Walt and Roy Disney are household names now -- but back in the 1920's they were unknown. They began producing short animated films featuring a cheerful looking mouse. From the very beginning, they took risks: They produced the first talking cartoon and the first color cartoon. But in the mid 1930's, they started work on a project that sounded ludicrous -- a full length animated feature film. The buzz around the entertainment industry was that the Disney brothers had flipped -- they had gone too far. Who was going to pay to see a full length cartoon. Remember, that in those days, cartoons were only shorts that were shown before the main event. People started calling the project "Disney's Folly" -- that was until 1937 when Snow White Premiered. it became an instant classic and broke the records for filmmaking success. Disney in all his endeavors took individual action and risked big, never losing faith that he would prevail.

You know, 2 and a half years ago, when I asked my mentors about some of the opportunities before me, I told them about a little church in Cincinnati. It was an old downtown congregation with a beautiful building. The congregation had had some really tough times -- they had almost closed the doors. The reserve funds were dwindling rapidly, and there was talk of need of structural repairs -- and oh yes, they like a more traditional style of worship. All of them except one told me it was nuts -- don't try it. It would never work. But one of my mentors, Steve Brown, told me to go for it. Risk big -- go for it. You see, he and I recognized that this congregation had already risked big -- when all the people fled from downtown, this congregation stayed here; when things looked their darkest, and everyone said this church should close, this congregation said "No, we're going to make it" - when the prospects of finding a minister looked dim, they said, we're going to stick with it -- and God brought Ted Kalsbeek as interim. For the past 10 years, this congregation has risked mightily, because we in faith believe that God has something Big planned for us here in the heart of the city -- We believe that God's going to use us to change lives here in Cincinnati and across the tri-state region. And each one of you, God has brought here to play a part in that unfolding plan. We've risked big, stepping out on faith that God will provide. Risking in faith is part of our congregational DNA -- and it's exactly what God empowers us to do. Just like Ruth, our confidence in our relationship with God gives us the assurance to boldly step forward and play our part in His unfolding plan.

So we've seen that God raises expectations through his law, through individual initiative, and finally, through the kindness of others. Look at how Boaz responds in verse 10. First of all he gives a verbal blessing. Then he very humbly states that Ruth is blessing him. He gives assurance that he'll make things happen. He takes steps to guard Ruth's reputation, and then gives her a huge amount of food. When Ruth returns to Naomi and tells her the story, Naomi correctly discerns Boaz' intentions to fulfill the role of kinsman-redeemer. God raises the expectations of Ruth and Naomi through the kindness of Boaz.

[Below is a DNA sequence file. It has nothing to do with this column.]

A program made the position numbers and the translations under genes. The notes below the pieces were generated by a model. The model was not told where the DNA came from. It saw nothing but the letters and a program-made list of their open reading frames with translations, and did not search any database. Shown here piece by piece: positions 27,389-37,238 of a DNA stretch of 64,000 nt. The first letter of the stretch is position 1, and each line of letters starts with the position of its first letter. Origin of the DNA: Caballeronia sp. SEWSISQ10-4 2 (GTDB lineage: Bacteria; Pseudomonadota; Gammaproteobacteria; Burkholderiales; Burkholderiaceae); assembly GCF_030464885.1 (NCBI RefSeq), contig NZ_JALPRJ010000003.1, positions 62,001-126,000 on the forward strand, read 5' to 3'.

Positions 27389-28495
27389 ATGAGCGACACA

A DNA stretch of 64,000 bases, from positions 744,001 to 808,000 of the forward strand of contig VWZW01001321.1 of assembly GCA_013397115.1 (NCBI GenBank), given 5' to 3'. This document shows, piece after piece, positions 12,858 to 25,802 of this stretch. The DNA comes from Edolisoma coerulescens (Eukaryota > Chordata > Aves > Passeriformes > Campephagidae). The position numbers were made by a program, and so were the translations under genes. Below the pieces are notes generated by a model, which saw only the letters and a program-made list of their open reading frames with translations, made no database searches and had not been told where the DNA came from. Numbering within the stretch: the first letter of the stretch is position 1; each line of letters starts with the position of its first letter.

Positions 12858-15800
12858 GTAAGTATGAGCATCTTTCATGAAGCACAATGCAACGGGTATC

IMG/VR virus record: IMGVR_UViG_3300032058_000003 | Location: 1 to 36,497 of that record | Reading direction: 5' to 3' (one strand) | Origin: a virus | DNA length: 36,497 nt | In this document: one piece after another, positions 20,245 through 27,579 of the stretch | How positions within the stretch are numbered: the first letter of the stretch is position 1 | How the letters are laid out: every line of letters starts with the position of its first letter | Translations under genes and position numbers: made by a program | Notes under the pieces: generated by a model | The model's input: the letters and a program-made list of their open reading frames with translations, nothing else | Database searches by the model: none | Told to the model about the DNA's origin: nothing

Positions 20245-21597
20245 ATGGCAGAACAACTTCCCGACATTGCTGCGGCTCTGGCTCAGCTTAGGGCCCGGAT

One of the most powerful films in recent years is Stephen Spielberg's Schindler's List. It is based on the true story of a German factory owner in WWII who conspires to help a train load of Jewish workers escape a concentration camp and flee to Russia. I could feel the tension mount as Schindler and his Jewish accountant try every trick in the book to get more names -- He bankrupted himself so that he could rescue his workers. There's a poignant scene at the end of the film when they have all escaped to Russia, and Schindler and his wife are about to drive off. Schindler, still dressed as an elegant and respectable business man, begins to weep. He takes off a lapel pin. "This pin, this pin could have bought 10 more names." Here we see the heart of a man, a very flawed man as the film showed, who was moved to courage and kindness. But it's the very end of the film that shows the results. The end of the film shows the actors escorting the real people who benefited from Schindler's kindness to his grave -- and there they place a single stone on the grave. One by one, each actor escorts the real person they portrayed -- or if the person had died, their descendents. Until there was a pile of stones on the grave. The legacy, the great expectation, was life. Through his kindness and his courage, they had renewed life.

So God gives us great expectations through his law, through individual initiative, and through the kindness of others. Again, we saw that the culmination of these great expectations comes in Jesus. Indeed, Jesus was greater than any expectation that we could have held. Where the ancients hoped for a political messiah who would save the Israelites, Jesus was a spiritual messiah who would save the faithful from every nation and across the ages. But more on that for next week. Until next time, let's take Ruth's story to heart. Amen.

Rev. Russell B. Smith is pastor of Covenant-First Presbyterian Church, 717 Elm St., Cincinnati, OH (phone 513-621-4144; fax 513-621-1066)